[LINK] NBN costs & returns

stephen at melbpc.org.au stephen at melbpc.org.au
Mon Nov 22 00:47:25 AEDT 2010

Cost of broadband network much less than $43b, says executive Lenore 


THE national broadband network will cost "substantially" less to build 
than the $43 billion originally estimated, and the amount it charges for 
high-speed internet will reduce over time, the chief executive of NBN Co, 
Mike Quigley, has revealed as part of the government's pitch to convince 
senators Nick Xenophon and Steven Fielding to pass critical legislation 
without seeing the company's business plan.

Senator Xenophon said the government's refusal to release the plan, which 
it has already received, was "pissing off" the senators whose votes it 
desperately needed.

Late yesterday the government released a letter from Mr Quigley 
explaining why the business plan could not be provided before Parliament 
rises on Thursday, and outlining what the senators will be told in 
private briefings with the government next week.

Mr Quigley said a crucial November 30 decision from the Australian 
Competition and Consumer Commission about where internet retailers 
can "plug in" to the network - and government decisions that would be 
based on that finding - would have a big impact on the business plan.

"Highly sensitive and commercial in-confidence" information in the plan 
would be of "commercial significance" to large purchases that NBN Co was 
negotiating, he said.

But he has outlined "general points" from the business plan in the letter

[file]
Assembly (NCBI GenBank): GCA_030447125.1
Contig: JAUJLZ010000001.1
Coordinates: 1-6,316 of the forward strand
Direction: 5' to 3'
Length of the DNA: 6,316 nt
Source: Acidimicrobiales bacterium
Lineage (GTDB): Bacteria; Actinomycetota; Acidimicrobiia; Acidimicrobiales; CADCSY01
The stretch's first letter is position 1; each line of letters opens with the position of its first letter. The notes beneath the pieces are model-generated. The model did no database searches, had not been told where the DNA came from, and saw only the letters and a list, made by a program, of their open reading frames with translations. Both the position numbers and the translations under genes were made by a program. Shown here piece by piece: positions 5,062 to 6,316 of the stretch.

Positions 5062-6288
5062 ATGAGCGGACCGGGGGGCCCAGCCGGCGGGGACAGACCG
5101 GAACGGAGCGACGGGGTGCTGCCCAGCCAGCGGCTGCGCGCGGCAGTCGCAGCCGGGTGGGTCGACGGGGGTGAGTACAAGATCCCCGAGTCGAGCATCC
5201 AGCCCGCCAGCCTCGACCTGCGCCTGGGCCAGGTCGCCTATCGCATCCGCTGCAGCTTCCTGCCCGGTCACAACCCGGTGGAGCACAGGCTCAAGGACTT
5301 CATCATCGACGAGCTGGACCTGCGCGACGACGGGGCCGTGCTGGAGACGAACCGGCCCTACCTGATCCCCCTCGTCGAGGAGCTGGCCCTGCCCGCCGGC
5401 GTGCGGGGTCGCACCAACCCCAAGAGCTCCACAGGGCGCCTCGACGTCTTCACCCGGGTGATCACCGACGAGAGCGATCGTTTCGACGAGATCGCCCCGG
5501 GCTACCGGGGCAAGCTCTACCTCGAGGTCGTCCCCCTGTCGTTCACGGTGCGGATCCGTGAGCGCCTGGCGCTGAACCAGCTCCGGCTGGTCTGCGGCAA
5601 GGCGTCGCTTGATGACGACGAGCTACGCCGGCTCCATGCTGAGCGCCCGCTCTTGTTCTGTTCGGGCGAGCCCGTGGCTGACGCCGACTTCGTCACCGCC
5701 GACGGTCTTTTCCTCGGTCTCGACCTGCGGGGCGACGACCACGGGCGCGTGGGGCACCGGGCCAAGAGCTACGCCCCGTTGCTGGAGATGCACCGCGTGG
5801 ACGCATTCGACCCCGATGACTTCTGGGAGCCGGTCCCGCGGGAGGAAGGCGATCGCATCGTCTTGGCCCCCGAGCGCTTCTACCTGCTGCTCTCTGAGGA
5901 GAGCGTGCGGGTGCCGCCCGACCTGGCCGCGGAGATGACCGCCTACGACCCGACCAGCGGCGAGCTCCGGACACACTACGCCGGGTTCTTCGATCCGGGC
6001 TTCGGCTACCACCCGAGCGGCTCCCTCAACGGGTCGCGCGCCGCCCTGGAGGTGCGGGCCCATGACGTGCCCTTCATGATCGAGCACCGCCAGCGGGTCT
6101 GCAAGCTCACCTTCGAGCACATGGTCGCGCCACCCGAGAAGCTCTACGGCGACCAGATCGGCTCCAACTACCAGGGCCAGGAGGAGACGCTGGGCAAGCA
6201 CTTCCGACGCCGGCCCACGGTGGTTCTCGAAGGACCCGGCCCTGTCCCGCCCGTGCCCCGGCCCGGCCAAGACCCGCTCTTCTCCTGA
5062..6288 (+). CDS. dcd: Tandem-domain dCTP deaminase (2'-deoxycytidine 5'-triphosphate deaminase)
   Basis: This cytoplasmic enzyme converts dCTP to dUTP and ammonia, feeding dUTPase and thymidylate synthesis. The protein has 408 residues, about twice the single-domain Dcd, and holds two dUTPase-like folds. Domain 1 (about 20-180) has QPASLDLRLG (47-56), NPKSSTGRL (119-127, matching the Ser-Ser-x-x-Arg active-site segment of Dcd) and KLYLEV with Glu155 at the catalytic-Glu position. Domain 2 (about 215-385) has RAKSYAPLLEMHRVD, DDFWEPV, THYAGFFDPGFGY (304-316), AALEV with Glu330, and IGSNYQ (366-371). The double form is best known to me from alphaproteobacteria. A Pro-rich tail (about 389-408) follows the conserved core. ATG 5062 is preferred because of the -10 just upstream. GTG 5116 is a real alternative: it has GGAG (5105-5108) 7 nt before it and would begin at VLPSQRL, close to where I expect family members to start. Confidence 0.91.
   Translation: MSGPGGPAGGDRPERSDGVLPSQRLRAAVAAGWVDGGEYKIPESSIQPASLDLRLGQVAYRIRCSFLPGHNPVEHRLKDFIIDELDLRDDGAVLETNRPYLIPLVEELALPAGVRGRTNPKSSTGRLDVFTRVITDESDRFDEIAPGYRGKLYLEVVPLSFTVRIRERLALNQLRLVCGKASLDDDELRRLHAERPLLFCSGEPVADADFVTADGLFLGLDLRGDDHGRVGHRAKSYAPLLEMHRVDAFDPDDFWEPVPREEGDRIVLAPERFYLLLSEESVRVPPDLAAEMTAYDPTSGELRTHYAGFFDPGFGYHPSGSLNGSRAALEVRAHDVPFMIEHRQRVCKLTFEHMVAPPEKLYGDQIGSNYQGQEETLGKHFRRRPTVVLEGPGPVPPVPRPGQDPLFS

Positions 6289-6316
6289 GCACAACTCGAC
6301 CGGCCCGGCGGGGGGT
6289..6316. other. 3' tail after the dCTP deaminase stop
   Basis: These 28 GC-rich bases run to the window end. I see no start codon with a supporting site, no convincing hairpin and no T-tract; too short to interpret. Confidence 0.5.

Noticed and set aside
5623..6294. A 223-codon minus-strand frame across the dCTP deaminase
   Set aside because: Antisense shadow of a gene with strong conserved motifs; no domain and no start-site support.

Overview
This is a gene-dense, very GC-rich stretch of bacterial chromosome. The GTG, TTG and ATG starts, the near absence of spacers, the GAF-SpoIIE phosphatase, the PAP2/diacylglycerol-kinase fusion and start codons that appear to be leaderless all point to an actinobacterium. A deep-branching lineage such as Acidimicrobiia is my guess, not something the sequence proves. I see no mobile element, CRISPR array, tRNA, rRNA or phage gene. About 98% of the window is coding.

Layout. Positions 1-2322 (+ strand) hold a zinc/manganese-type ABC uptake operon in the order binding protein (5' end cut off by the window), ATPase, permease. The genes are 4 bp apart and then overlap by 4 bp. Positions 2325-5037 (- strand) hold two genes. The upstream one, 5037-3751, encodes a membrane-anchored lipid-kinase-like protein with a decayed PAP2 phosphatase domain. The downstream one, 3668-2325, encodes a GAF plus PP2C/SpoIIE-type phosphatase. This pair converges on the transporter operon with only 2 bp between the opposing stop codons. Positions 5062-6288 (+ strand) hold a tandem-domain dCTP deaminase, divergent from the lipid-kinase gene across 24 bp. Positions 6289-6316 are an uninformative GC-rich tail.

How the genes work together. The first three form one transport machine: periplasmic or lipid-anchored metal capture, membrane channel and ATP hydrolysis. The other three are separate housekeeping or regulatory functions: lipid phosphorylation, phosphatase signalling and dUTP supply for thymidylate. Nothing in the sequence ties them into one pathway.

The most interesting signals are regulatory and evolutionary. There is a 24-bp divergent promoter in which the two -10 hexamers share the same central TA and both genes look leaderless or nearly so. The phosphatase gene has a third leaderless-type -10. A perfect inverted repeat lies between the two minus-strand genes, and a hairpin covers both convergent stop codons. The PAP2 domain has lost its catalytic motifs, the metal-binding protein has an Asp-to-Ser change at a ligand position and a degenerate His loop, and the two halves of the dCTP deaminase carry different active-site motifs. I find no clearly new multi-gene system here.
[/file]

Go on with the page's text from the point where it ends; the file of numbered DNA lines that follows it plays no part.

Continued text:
to the Communications Minister, Stephen Conroy, and the Finance Minister, 
Penny Wong.

He said the network could be built for an amount "substantially below" 
the $43 billion assumed in the implementation study, mainly because the 
government had done a deal with Telstra to roll the company's existing 
infrastructure into the network.

The business plan "projects that prices will be reduced over time" and 
that the price for NBN Co's "basic offering" will be "attractive in the 
Australian broadband market place", he said.

But Mr Quigley said that despite the deal with Telstra, the amount 
required from government would be about the same as the $26 billion 
already predicted, and he suggested NBN Co would provide a rate of return 
similar to the 6 or 7 per cent predicted in the implementation study.

If the Senate does not pass legislation in the coming week separating 
Telstra's wholesale and retail operations - a big step towards creating 
the network - Telstra and the government will not be able to finalise 
their $11 billion deal.

The Coalition has accused the government of hiding critical information 
about the network and because of the delay in releasing the business 
plan, the crossbench senators are reconsidering a Coalition attempt to 
refer the whole project to the Productivity Commission.

The Prime Minister, Julia Gillard, said the plan would be released in 
December, after the government sees the ACCC decision.



More information about the Link mailing list